Tuesday, May 10, 2011

Mitt Romney's Republican opponents charge that under his health care reform, there are long wait times to see doctors.

They also say primary care physicians are less likely to see new patients than they were before.

And they're right — according to Jonathan Cohn, a left-of-center supporter of President Obama's health care reform.

There just doesn't seem to be any evidence that Romneycare caused those problems. Cohn explains why at the link.

But I suspect that Cohn's approach — rigorously scrutinizing the relevant data — is not exactly going to dominate the discussion in the 2012 Republican presidential primaries.

A commenter on Cohn's post adds that even if Romney's state health insurance law does lead to negative consequences, we shouldn't assume that a national version of Romneycare (which is more or less what Obamacare is) will lead to similar consequences:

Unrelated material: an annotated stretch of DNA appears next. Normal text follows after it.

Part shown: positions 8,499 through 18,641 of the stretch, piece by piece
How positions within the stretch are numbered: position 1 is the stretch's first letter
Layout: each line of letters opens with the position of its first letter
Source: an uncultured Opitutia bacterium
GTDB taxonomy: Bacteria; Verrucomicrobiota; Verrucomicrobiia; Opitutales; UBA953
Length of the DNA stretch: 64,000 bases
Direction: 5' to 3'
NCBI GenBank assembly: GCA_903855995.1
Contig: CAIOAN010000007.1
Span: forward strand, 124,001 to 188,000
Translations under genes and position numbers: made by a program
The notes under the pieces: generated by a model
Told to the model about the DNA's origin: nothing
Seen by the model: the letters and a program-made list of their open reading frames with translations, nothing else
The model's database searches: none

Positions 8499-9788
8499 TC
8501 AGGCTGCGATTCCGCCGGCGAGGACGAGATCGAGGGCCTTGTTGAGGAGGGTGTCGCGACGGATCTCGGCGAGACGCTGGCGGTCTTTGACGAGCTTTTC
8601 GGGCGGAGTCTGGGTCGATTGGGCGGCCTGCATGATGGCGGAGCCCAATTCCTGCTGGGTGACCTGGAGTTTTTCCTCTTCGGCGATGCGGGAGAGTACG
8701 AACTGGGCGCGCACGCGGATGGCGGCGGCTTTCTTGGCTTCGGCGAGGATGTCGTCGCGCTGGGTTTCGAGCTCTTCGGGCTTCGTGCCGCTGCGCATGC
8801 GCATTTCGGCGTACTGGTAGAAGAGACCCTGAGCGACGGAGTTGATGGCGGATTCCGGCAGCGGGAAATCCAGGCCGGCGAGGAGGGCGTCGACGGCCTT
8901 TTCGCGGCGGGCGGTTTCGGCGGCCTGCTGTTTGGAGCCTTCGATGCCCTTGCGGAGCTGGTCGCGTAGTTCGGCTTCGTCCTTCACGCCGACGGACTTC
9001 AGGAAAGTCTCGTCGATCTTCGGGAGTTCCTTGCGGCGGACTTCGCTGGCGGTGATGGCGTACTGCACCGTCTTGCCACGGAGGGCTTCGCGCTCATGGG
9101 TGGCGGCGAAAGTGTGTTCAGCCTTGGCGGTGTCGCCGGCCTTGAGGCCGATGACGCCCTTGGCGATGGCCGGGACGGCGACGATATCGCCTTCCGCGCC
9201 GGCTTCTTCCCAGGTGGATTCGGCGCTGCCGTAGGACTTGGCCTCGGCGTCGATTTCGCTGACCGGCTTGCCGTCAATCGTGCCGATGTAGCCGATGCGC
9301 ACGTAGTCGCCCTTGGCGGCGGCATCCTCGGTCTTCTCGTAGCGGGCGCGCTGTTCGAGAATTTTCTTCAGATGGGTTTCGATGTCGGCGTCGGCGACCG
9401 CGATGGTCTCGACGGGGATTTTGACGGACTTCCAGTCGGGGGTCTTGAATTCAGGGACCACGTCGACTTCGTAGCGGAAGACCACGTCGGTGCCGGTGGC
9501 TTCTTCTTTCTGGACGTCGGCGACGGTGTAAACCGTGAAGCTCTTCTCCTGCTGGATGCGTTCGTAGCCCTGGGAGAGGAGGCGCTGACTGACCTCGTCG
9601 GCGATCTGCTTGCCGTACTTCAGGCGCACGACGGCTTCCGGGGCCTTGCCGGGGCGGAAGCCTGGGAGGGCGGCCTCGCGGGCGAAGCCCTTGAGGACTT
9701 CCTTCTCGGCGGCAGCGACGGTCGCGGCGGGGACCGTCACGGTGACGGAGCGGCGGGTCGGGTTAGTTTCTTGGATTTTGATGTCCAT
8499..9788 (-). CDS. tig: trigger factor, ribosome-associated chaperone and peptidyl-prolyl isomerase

I know a (poor) woman who had moved from MA to Florida a few years ago. When universal health care was introduced in MA - and she subsequently got pregnant - she moved back. Though I haven't seen any studies it seems likely that such "market forces" are drawing a number of indigent people in which would tend to increase the load on the system. . . .

[This] problem is solved immediately by a national plan.
The theory of federalism says that states act as "laboratories of democracy," allowing us to see the consequences of policies on a relatively small scale before deciding whether to enact them nationwide. But individual states are so different from the entire United States that the results of a state-level policy experiment might be meaningless or even worse.